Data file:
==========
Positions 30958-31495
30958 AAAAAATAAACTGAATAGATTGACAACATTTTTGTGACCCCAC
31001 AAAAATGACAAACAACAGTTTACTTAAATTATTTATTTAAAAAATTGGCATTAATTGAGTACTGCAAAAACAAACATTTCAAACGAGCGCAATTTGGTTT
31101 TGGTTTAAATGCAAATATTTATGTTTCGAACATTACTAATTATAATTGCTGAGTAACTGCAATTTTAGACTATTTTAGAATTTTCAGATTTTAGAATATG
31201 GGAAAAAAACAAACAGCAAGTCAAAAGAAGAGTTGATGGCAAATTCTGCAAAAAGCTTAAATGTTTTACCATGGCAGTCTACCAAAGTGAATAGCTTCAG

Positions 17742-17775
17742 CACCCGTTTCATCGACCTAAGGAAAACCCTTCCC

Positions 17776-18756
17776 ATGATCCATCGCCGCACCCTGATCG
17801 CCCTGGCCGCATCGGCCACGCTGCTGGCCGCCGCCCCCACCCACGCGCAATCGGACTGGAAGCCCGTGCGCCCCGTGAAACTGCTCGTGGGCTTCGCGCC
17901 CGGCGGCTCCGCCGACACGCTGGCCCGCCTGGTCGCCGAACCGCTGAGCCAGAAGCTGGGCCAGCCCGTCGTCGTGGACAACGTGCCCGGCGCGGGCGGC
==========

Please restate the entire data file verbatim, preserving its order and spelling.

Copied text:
Positions 30958-31495
30958 AAAAAATAAACTGAATAGATTGACAACATTTTTGTGACCCCAC
31001 AAAAATGACAAACAACAGTTTACTTAAATTATTTATTTAAAAAATTGGCATTAATTGAGTACTGCAAAAACAAACATTTCAAACGAGCGCAATTTGGTTT
31101 TGGTTTAAATGCAAATATTTATGTTTCGAACATTACTAATTATAATTGCTGAGTAACTGCAATTTTAGACTATTTTAGAATTTTCAGATTTTAGAATATG
31201 GGAAAAAAACAAACAGCAAGTCAAAAGAAGAGTTGATGGCAAATTCTGCAAAAAGCTTAAATGTTTTACCATGGCAGTCTACCAAAGTGAATAGCTTCAG

Positions 17742-17775
17742 CACCCGTTTCATCGACCTAAGGAAAACCCTTCCC

Positions 17776-18756
17776 ATGATCCATCGCCGCACCCTGATCG
17801 CCCTGGCCGCATCGGCCACGCTGCTGGCCGCCGCCCCCACCCACGCGCAATCGGACTGGAAGCCCGTGCGCCCCGTGAAACTGCTCGTGGGCTTCGCGCC
17901 CGGCGGCTCCGCCGACACGCTGGCCCGCCTGGTCGCCGAACCGCTGAGCCAGAAGCTGGGCCAGCCCGTCGTCGTGGACAACGTGCCCGGCGCGGGCGGC